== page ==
Both the trade association of publishers and the trade association of booksellers supported Bobbs-Merrill’s position, but the courts did not.
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1. The trade book business is quite different from other segments of the book business and has little in common, as a business, with school or college text or academic or professional publishing. Thompson made it clear that knowing one segment doesn’t mean you know another. After two days of hearing librarians complain that publishers were dissing their “biggest customers” because of the big houses’ concerns and restrictions on ebook sales to libraries, it was good to have somebody explain that publishers were different. In fact, libraries — relatively speaking — are not very large customers for general trade book publishers.
2. Thompson also emphasized — and this was critical insight coming, as it did, from the single speaker most knowledgeable about the transition trade publishing is making from print to digital reading — that nobody knows the future course of ebook adoption. Will it remain, as it is, in the 20% range for general trade reading? Will it go to 30%? 50%? The fact that nobody knows the answer to that question means that publishers’ policies have to accommodate uncertainty about a critical component of the publishers’ future commercial reality.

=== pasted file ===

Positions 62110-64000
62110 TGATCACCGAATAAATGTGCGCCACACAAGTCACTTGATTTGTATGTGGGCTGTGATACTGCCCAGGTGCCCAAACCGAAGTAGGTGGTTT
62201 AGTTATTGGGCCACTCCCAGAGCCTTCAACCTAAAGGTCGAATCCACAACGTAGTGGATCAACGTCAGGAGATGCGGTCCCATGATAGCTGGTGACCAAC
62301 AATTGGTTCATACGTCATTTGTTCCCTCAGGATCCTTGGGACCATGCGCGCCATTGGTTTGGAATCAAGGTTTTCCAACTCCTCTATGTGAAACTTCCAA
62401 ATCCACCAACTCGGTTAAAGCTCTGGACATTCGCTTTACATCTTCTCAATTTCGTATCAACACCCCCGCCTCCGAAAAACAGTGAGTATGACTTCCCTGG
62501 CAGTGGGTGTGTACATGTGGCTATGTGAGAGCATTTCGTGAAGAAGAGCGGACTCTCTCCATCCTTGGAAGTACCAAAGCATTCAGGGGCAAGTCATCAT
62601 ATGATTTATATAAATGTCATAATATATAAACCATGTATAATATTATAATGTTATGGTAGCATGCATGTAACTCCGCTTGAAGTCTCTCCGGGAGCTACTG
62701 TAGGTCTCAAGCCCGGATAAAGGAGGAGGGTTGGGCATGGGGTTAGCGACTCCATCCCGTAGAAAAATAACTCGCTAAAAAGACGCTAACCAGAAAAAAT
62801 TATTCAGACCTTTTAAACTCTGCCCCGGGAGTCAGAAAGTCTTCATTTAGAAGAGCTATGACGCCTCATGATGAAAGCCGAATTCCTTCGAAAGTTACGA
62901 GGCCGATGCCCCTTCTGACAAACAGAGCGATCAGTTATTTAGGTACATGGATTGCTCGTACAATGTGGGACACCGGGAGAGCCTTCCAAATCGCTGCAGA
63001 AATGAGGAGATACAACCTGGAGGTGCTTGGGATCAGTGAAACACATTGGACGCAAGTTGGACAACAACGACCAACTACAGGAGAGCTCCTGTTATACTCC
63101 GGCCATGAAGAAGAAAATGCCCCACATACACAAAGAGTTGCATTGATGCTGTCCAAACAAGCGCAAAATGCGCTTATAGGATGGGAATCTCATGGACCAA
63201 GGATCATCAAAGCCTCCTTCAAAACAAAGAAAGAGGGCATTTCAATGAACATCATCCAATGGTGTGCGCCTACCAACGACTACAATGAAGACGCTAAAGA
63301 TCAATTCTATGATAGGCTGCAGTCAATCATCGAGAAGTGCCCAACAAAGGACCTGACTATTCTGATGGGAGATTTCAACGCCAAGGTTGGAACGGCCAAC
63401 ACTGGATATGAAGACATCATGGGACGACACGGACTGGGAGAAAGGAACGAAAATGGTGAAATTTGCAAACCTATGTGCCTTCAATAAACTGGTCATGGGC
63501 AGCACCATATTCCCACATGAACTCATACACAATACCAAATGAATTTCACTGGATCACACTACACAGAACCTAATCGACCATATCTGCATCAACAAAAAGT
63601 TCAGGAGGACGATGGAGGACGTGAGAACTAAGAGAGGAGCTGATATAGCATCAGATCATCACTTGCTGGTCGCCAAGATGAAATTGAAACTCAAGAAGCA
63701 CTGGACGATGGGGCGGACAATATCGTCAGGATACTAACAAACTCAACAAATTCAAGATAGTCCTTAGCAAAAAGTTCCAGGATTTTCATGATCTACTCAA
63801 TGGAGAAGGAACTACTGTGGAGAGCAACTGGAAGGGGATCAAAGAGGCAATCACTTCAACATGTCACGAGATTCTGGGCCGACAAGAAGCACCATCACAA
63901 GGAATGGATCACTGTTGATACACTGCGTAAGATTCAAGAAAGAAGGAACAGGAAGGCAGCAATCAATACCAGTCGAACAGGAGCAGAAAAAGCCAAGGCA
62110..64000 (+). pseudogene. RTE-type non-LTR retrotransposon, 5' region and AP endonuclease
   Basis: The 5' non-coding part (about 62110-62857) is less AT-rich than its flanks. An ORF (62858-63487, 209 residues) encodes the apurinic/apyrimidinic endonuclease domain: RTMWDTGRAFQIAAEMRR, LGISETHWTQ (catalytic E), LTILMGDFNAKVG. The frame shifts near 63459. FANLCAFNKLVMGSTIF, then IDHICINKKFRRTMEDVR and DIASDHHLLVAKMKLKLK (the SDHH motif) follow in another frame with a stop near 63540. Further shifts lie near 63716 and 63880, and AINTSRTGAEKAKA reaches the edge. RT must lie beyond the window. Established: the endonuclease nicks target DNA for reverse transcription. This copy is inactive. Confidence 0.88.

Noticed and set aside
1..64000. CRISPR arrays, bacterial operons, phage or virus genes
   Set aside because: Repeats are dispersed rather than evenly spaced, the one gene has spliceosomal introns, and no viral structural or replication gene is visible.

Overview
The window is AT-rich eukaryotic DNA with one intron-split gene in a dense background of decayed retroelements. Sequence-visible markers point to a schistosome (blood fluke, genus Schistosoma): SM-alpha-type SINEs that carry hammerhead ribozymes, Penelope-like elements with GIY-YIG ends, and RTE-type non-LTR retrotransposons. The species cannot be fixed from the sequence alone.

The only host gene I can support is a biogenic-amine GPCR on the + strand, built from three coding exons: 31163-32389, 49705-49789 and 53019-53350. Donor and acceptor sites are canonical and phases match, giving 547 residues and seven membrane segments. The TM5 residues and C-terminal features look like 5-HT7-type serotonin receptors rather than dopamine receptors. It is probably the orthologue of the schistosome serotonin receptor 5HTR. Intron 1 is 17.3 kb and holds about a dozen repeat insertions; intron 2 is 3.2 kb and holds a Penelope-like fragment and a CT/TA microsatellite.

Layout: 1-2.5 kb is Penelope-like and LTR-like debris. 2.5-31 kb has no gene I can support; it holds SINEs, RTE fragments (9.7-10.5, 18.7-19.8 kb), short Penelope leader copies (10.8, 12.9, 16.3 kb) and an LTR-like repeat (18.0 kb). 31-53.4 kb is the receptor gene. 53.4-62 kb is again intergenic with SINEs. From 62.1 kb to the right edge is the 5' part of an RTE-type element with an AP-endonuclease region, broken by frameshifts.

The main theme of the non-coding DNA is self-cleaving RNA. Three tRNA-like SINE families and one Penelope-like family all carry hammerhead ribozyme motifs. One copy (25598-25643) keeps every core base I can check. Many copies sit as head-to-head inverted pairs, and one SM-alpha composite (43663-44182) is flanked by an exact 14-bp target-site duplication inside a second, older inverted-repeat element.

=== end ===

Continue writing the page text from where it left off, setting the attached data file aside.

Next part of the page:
A couple of other points Thompson made bear repeating. One is that he sees big Anglo-American publishers fighting off threats to their margins. But he thinks the main source of margin erosion for American publishers is the agents, who exercise their power to drive up the cost of acquisition for the most desireable books; whereas for British publishers the source of the biggest problems are the big book retailers, particularly the supermarkets. It is ironic that America’s Robinson-Patman Act, which by requiring manufacturers to offer the same terms to like customers aims to protect small merchants, is actually the shield which protects American publishers from facing ever-escalating demands for margin from their largest accounts.
Link to the rest at The Shatzkin Files
Austrian economist Joseph Schumpeter borrowed the term, “creative destruction,” to describe one of the core components of a capitalist economy. Schumpeter wrote: